'If They Choose to Test My Resolve, I'll Make It Easy for Them,' NV Gov Lombardo Isn't Backing Down Over State Budget

Nevada Governor Joe Lombardo. Credit: State of Nevada government website

In Carson City, Nevada there have been tensions brewing between the Democrat-controlled legislature and Republican first-term Governor Joe Lombardo as the legislative session comes to a close on June 5. The grand finale is a squabble over the state budget, which is projected to have a $2 billion surplus.


In previous reporting at RedState, the possibility that the Governor would veto the budget has been alluded to:

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On Thursday, Gov Lombardo released a statement explicitly stating that he intends to veto any of the five budget bills making their way through the chambers if his priorities are not addressed.

The statement reads:

As the five budget bills are being fast-tracked by legislative Democrats, I will repeat what I have previously stated. I will not sign any budget bills until my priorities are addressed. Period. So, before the Senate and Assembly take final action on these five bills today, tomorrow, or the next day, I suggest they reconsider their decision and delay final passage until the policy priorities that I spelled out on day one are on my desk. If they choose to test my resolve, I’ll make it easy for them. The people of Nevada hired me to protect their interests and that is what I intend to do. –Governor Joe Lombardo

The press release goes on to lay out the Day One Priorities of the governor:

  • Governor Lombardo’s Day One Priorities
  • Fiscally Responsible Budget
  • School Safety
  • School Choice and Accountability
  • Government Efficiency
  • Crime Reduction

In addition to the Day One Priorities laid out by the governor, the Athletic’s baseball stadium legislation, a film tax credit expansion, and funding a new school in Duck Valley Indian Reservation are reported to be among the major bills being withheld. Notably, the governor did not list his election security reforms, which the Democrat leadership has declared to be a “nonstarter.”

Governor Lombardo’s explicit priority demands were not random, but in response to Democrat leadership saying that they would not pass any of the major policy bills until after the budget is approved. This week, the legislators have rushed through five versions of a state budget, introducing some on Monday, nine days earlier than the anticipated introduction date of May 31, according to the legislative calendar.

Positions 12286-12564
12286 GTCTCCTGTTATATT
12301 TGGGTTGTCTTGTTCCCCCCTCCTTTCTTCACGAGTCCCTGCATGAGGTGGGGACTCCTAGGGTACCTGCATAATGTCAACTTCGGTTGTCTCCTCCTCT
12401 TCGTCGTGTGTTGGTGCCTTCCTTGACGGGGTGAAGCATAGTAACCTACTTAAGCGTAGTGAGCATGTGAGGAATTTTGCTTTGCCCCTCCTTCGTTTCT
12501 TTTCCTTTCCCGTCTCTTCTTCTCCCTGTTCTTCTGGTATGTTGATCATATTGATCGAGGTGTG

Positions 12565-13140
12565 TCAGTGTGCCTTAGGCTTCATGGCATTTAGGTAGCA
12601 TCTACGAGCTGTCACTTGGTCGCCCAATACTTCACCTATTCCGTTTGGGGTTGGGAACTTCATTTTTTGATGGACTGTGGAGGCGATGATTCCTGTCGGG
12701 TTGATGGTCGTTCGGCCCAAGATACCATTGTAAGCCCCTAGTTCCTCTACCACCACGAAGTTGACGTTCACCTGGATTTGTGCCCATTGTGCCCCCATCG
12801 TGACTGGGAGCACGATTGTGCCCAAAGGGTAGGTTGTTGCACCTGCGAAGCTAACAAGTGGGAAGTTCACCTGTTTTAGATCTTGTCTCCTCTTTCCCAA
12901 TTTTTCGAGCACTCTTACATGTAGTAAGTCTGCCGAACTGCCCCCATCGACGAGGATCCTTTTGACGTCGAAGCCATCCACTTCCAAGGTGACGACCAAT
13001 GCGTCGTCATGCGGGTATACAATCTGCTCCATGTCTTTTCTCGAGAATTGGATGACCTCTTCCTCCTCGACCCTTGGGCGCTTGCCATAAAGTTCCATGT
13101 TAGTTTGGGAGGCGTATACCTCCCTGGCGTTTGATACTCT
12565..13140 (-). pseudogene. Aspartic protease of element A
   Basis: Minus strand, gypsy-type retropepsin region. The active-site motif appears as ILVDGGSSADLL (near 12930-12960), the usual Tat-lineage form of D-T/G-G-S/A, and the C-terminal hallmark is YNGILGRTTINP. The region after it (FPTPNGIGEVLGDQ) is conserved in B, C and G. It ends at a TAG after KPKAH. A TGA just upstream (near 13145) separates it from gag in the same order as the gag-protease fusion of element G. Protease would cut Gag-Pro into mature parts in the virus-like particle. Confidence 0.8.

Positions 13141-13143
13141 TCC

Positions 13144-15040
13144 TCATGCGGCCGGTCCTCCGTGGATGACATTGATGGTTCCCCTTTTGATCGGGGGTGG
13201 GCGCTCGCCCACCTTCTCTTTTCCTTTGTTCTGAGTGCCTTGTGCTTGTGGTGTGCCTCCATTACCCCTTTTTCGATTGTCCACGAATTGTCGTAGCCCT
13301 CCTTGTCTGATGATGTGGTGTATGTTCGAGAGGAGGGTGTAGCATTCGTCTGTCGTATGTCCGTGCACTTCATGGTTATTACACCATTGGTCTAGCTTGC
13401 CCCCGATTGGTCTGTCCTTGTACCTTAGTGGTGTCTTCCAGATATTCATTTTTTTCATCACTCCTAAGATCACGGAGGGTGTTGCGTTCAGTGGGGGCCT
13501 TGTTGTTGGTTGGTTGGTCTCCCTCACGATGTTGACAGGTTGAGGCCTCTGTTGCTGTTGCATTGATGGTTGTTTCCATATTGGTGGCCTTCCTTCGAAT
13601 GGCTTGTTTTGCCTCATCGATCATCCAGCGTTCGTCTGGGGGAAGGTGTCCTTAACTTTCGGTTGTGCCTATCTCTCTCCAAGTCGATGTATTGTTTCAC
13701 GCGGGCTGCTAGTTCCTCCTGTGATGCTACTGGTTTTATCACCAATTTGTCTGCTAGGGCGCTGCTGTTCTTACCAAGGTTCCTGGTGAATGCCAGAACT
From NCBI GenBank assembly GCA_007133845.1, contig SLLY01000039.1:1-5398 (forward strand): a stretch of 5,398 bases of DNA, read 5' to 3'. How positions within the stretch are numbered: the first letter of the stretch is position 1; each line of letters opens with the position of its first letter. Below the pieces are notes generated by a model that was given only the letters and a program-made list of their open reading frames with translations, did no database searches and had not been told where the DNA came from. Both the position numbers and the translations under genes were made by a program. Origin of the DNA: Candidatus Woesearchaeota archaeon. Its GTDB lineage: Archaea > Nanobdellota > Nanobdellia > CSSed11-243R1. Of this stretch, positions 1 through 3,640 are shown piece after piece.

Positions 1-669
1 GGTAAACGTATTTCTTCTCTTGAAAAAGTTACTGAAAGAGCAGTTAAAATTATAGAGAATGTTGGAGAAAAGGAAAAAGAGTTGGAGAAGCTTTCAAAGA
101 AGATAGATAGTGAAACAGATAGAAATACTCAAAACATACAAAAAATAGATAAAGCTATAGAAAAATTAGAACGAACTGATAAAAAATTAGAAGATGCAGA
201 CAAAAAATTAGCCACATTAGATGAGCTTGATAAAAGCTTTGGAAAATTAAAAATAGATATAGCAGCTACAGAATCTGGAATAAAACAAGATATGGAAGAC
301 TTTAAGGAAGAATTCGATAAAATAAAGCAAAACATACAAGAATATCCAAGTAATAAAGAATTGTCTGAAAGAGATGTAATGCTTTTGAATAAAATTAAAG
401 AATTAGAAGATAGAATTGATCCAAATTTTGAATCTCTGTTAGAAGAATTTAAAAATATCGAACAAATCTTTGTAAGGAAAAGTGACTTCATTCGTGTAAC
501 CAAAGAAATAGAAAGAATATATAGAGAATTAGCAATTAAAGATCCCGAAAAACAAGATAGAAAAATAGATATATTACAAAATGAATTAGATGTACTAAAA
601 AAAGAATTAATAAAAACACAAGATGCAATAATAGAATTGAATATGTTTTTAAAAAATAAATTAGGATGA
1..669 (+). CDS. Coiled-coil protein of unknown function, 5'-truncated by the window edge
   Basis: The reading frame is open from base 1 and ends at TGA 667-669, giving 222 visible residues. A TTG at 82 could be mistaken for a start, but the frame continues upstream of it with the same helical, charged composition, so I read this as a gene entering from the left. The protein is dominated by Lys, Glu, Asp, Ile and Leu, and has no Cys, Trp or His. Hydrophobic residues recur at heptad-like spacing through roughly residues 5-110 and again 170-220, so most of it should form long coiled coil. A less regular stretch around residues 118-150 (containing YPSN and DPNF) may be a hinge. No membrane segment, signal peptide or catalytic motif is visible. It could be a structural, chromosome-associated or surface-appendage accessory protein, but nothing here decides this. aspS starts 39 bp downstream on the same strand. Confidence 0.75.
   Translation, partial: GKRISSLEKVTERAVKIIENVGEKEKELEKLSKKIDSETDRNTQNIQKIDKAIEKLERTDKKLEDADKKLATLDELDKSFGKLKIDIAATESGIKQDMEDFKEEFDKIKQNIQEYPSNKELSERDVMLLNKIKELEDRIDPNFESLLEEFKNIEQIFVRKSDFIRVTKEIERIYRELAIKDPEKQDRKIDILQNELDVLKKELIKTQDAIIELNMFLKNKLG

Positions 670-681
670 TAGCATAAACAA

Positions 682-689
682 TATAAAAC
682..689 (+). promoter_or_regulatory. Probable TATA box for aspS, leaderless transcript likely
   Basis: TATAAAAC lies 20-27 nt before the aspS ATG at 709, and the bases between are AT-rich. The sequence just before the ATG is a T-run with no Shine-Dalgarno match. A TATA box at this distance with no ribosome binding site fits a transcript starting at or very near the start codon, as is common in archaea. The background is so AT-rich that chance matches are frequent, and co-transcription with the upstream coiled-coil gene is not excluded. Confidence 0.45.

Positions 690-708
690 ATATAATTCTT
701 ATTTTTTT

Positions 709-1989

Now, Assembly Speaker Steve Yeager (D) is pretending that passing the budget is not the last order of business, saying:

If we get a budget veto, I don’t know how we pass any of those bills, because we don’t have a budget, we don’t know how much money we have … If that veto happens, I don’t know any other way forward. I think the bills are done at that point.


Passing the budget bills earlier than calendered isn’t about this woeful act of confusion on the part of the Assembly Speaker, it’s because the Dems want time to try to overcome the veto, for which they would need one Republican Senator to break party lines.

If the state budget doesn’t get approved by June 5, lawmakers will be summoned for a special session to get funding for the state government before July 1, the start of the fiscal year when the new two-year budget begins. Not passing a budget would mean services provided by the state would not have funding, and state employees may not get paid.

Senate Majority Leader Nicole Cannizzaro said they’re only going to focus on passing the budget and won’t be discussing any policy bills in a special session, saying:

I’ve been really clear, and I think we all agree on this: A special session is all about the budget, no policy debates. We’ll deal with the budget we have, and if any issues pop up, we can tackle them. But we’re not passing any policy bills during the special session.


Even though Lombardo would be the one to call for the special session by proclamation and set the agenda, Cannizzaro asserted that the governor cannot dictate which bills are introduced. She added that any bills brought forward would have to come from herself or Yeager.

Even if the Democrat leadership sandbags the major policy proposals Gov Lombardo was tasked by the voters to bring forward, the state budget is the angel on the Christmas tree; the most important part.

Earlier this month, Lombardo’s Chief of Staff Ben Kieckhefer said, “If zero policy bills pass, from either party, and we pass a budget that does that, we think it’d be a good outcome.”



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